4. Busato; Francesco & Bruno Chiarini & Vincenzo di Maro, 2005. "Directional Congestion and Regime Switching in a Long Memory Model for Electricity Prices," Economics Working Papers 2005-19, Department of Economics and Business Economics, Aarhus University.
    5. M. Sirgy & Grace Yu & Dong-Jin Lee & Shuqin Wei & Ming-Wei Huang, 2012. "Does Marketing Activity Contribute to a Society’s Well-Being? The Role of Economic Efficiency," Journal of Business Ethics, Springer, pages 91-102.
    6. Gerxhani, Klarita, 2004. "Tax evasion in transition: Outcome of an institutional clash? Testing Feige's conjecture in Albania," European Economic Review, Elsevier, vol. 48(4), pages 729-745, August.
    7. Torgler, Benno & Demir, Ihsan C. & Macintyre, Alison & Schaffner, Markus, 2008. "Causes and Consequences of Tax Morale: An Empirical Investigation," Economic Analysis and Policy, Elsevier, vol. 38(2), pages 313-339, September.
    8. Elijah, Obayelu Abiodun & Uffort, Larry, 2007. "Comparative Analysis of the Relationship Between Poverty and Underground economy in the Highly developed, Transition and Developing Countries," MPRA Paper 2054, University Library of Munich, Germany.
    9. Amihai GLAZER & Stef PROOST, 2008. "Capital-intensive projects induce more effort than labor-intensive projects," Working Papers Department of Economics ces0831, KU Leuven, Faculty of Economics and Business, Department of Economics.
    10. Liliana Harding & Mihai Mutascu, 2016. "Does migration affect tax revenue in Europe?," University of East Anglia School of Economics Working Paper Series 2016-08, School of Economics, University of East Anglia, Norwich, UK..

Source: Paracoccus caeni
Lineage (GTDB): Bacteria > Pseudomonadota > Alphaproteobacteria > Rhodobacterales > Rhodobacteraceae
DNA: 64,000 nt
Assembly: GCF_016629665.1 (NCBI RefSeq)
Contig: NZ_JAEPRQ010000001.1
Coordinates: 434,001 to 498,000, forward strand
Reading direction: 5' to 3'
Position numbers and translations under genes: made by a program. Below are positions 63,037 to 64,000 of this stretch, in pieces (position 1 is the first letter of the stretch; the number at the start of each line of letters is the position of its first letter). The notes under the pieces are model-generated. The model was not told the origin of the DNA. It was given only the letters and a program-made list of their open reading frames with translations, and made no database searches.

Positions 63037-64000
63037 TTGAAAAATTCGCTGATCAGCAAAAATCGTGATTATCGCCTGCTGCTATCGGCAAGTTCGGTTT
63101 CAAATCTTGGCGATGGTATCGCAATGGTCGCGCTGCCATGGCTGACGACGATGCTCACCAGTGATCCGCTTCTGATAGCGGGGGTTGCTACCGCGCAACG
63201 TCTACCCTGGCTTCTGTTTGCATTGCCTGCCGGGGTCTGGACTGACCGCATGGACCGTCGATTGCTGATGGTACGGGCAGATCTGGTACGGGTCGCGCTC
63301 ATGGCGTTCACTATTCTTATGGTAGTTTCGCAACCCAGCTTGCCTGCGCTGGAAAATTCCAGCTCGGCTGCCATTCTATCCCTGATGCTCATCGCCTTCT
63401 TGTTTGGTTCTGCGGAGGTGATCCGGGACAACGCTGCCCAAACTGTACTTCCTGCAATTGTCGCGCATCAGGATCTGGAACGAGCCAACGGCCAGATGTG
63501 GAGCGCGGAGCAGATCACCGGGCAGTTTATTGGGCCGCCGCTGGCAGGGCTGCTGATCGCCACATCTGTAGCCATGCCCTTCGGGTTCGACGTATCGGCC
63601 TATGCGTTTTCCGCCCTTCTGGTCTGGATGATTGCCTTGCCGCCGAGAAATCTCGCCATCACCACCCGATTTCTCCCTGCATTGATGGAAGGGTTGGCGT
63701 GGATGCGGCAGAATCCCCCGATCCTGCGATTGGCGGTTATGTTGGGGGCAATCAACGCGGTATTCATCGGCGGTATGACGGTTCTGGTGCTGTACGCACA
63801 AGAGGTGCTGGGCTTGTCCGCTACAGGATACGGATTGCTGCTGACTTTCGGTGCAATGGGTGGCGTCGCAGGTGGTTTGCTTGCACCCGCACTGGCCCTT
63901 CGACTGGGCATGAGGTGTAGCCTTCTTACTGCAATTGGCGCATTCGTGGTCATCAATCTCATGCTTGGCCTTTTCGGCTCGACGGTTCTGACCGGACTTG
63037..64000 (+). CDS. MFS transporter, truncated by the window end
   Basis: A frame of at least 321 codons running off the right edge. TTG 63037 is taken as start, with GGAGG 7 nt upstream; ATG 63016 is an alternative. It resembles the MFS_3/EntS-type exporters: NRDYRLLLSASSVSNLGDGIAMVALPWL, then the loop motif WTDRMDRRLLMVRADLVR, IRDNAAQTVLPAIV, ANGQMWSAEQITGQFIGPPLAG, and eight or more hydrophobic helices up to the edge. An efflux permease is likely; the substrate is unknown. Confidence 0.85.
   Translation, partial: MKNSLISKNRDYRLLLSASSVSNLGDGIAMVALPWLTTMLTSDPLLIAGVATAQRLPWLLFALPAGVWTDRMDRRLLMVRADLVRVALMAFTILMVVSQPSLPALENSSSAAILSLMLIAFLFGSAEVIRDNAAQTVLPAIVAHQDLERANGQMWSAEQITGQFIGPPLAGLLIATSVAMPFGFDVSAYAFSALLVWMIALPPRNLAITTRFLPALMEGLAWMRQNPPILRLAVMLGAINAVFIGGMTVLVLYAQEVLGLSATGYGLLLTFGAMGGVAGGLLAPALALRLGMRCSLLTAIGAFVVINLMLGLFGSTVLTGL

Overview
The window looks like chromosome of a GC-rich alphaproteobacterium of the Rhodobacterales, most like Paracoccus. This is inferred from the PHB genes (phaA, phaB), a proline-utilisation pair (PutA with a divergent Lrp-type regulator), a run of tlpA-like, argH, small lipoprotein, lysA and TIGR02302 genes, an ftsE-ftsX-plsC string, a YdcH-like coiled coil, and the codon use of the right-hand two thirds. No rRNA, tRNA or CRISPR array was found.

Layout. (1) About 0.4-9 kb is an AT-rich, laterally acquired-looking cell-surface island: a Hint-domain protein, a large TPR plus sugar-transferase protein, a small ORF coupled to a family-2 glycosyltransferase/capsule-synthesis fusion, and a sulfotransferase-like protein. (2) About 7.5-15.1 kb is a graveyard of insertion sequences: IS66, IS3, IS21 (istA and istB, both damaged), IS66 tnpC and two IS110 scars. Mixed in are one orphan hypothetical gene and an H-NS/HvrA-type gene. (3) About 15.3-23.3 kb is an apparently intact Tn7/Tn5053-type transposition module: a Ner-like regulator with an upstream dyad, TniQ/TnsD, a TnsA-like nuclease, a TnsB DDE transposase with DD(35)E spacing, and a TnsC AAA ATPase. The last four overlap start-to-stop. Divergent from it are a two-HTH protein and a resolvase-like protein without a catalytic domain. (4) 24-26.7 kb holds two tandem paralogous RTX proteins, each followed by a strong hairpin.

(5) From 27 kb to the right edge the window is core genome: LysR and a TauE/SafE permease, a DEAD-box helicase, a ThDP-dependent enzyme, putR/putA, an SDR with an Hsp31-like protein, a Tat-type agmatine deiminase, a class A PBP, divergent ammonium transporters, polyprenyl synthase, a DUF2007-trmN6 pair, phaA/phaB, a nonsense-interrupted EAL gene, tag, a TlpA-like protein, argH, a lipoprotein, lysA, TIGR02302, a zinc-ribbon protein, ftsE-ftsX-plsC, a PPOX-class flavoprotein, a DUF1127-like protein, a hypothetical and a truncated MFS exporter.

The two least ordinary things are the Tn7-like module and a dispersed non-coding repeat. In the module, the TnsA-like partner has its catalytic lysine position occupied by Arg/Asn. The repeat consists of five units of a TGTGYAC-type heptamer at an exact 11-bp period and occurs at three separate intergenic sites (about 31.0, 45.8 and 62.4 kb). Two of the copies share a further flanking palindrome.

11. Aleksandar Stulhofer & Ivan Rimac, 2002. "Opportunism, Institutions and Moral Costs: the Socio-Cultural Dimension of the Underground Economy in Croatia 1995-1999," Occasional paper series 14, Institute of Public Finance.

    More about this item

    Statistics

    Access and download statistics

    Corrections

    All material on this site has been provided by the respective publishers and authors. You can help correct errors and omissions. When requesting a correction, please mention this item's handle: RePEc:jku:econwp:2000_04. See general information about how to correct material in RePEc.

    For technical questions regarding this item, or to correct its authors, title, abstract, bibliographic or download information, contact: (René Böheim). General contact details of provider: http://edirc.repec.org/data/vlinzat.html .

    If you have authored this item and are not yet registered with RePEc, we encourage you to do it here. This allows to link your profile to this item. It also allows you to accept potential citations to this item that we are uncertain about.

    If CitEc recognized a reference but did not link an item in RePEc to it, you can help with this form .

    If you know of missing items citing this one, you can help us creating those links by adding the relevant references in the same way as above, for each refering item. If you are a registered author of this item, you may also want to check the "citations" tab in your RePEc Author Service profile, as there may be some citations waiting for confirmation.

    Please note that corrections may take a couple of weeks to filter through the various RePEc services.

    IDEAS is a RePEc service hosted by the Research Division of the Federal Reserve Bank of St. Louis . RePEc uses bibliographic data supplied by the respective publishers.